NHS England has been warned it could face unfair dismissal claims over plans to make about 900 commissioning staff redundant, HSJ has learned.
The threat relates to the national commissioning body’s plans to reorganise its primary care support services, which administrate primary care. It has also emerged that the NHS England board is concerned about the plans.
The support services’ functions include supporting screening programmes, maintaining population databases, and coordinating charges for prescriptions and optician and dentist services.
They were transferred to NHS England when primary care trusts were abolished in April last year. However, unlike other commissioning functions, they were not significantly reorganised, instead bring “lifted and shifted” as a whole, with the intention of reorganising them during 2013-14.
NHS England has been developing plans for reorganising them in recent months.
Correspondence seen by HSJ between Unison and NHS England chief executive Sir David Nicholson reveals the current proposals – which could make around 900 of 1,800 staff redundant – could be subject to a legal challenge.
Unison’s letter to Sir David argues that when a workforce transfer takes place the new employer is obliged to notify staff of any changes likely to occur as a result. Although staff were told that primary care services would be reviewed during 2013-14, the possibility of redundancies was not mentioned.
Unison representative Nick Bradley wrote to Sir David late last year: “It would be the case that staff could claim they had been unfairly dismissed.”
In his reply, Sir David wrote that “the legalities” were “a matter I am taking most seriously”, and that he would seek legal advice on the matter.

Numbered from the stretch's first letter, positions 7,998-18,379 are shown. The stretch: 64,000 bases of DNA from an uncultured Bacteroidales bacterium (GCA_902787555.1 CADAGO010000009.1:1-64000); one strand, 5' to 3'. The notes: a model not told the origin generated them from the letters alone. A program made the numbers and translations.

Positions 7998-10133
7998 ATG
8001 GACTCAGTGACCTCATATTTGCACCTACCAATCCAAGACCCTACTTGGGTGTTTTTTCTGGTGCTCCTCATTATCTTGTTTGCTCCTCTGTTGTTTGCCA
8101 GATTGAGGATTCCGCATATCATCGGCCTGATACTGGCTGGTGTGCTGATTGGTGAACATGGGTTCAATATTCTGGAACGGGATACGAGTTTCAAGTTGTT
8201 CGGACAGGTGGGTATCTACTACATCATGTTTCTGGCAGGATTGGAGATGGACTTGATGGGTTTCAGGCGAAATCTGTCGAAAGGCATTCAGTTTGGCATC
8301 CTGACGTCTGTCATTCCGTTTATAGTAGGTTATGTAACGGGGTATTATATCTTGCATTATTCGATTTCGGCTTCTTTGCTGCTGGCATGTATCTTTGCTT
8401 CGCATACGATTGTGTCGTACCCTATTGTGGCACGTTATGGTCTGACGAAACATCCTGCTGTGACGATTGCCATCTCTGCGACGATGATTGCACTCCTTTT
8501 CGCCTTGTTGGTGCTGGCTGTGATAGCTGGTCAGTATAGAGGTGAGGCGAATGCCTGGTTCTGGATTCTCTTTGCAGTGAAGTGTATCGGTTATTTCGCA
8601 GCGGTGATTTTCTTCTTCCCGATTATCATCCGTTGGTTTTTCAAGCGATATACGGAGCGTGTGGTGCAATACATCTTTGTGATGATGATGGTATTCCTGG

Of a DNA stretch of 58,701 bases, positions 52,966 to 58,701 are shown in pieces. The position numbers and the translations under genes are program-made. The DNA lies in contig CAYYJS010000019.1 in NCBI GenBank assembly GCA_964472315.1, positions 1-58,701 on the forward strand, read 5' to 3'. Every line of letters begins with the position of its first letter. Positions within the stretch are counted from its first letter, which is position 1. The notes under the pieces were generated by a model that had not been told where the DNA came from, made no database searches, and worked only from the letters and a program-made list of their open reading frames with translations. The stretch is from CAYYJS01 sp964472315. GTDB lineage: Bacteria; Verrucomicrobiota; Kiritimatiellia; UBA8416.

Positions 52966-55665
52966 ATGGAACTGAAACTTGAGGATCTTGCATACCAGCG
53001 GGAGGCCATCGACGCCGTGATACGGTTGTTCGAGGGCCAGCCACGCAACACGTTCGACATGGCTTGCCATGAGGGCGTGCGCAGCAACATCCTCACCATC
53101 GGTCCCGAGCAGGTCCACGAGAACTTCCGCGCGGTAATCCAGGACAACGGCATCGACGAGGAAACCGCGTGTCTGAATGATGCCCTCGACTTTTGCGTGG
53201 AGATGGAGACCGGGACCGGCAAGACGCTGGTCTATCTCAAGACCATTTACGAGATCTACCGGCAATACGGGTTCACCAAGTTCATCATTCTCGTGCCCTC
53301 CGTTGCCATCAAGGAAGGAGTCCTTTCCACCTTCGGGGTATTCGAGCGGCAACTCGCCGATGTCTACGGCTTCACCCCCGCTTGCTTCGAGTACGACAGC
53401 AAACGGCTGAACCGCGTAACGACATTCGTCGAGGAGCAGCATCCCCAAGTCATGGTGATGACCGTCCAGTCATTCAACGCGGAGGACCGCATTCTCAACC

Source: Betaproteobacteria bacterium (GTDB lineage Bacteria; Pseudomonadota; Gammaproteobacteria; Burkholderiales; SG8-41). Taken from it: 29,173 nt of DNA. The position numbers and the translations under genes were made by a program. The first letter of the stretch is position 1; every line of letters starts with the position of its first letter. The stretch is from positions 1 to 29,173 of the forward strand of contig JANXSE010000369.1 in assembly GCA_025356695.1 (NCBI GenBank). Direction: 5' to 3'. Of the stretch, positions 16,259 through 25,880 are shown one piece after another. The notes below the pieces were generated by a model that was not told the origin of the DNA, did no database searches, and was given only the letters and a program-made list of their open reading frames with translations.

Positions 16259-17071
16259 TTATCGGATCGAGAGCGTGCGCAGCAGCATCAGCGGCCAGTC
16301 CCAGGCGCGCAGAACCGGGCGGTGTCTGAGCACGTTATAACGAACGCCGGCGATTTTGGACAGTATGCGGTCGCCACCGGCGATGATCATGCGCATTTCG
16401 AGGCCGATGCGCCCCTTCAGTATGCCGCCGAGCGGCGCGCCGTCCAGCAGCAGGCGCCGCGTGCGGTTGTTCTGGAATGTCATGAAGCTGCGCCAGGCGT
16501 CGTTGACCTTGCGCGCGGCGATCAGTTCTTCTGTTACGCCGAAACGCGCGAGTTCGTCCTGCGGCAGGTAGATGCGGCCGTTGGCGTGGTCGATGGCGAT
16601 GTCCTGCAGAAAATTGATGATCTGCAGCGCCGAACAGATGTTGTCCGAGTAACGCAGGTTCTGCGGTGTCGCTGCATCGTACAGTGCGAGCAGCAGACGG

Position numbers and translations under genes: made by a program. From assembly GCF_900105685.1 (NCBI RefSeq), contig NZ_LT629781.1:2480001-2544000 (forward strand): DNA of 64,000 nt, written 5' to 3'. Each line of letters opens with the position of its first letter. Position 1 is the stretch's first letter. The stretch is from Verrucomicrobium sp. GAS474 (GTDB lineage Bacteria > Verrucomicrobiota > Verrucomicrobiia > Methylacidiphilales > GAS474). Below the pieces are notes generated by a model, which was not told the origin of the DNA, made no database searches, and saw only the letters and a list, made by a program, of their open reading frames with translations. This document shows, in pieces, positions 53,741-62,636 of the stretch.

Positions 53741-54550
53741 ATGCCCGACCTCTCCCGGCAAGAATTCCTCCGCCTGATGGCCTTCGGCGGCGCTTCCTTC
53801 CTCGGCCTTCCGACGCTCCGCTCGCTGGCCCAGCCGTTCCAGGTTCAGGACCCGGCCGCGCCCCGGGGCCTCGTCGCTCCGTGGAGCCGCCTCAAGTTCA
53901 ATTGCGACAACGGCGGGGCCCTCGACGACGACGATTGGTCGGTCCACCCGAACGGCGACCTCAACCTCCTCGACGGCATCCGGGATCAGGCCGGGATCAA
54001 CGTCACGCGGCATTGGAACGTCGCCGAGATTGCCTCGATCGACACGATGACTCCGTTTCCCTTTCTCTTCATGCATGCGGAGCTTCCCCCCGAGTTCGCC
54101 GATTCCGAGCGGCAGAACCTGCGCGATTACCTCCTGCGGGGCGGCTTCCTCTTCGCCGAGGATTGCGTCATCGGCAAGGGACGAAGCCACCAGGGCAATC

NHS England declined to answer HSJ’s inquiry about whether the issue had now been resolved. Unison’s position on the issue is unchanged.
Sir David also wrote at the time: “The [NHS England] board also raised some concerns about business continuity through the reorganisation and the potential impact on staff, services and stakeholders. This is something we take very seriously.”
NHS England is currently consulting on plans which aim to save £40m out of a £100m annual budget by consolidating the services into 12 regional centres.
NHS England had set aside a £130m “transitionary funding” budget to fund the associated redundancies in 2013-14. Due to delays to the work, these will not take place in 2013-14 and are considered likely to be made in autumn this year.
It is unclear whether funding for redundancies will be available in 2014-15 and NHS England has repeatedly failed to answer questions on the matter.
Mr Bradley, speaking to HSJ, acknowledged primary care support may need to be reorganised. However he told HSJ: “Whether this is the right way to do it, and whether NHS England are coming up with safe levels of staff to do the work is another matter.
“We are concerned about the number of potential redundancies, and whether or not the services these staff are providing for patients can be safely delivered if we lose half the staff.”
He added: “These are a group of staff who feel badly treated, whose morale is very low and who wonder if they have any future.”
Meanwhile, NHS England has said it had received a proposal to take over the support services nationally from Shared Services Connected Ltd, a joint venture between the Cabinet Office and Steria, a business services firm, which it is assessing alongside other approaches.
An NHS England source told HSJ the services are expected to be considered for outsourcing once they have been reorganised and the workforce halved.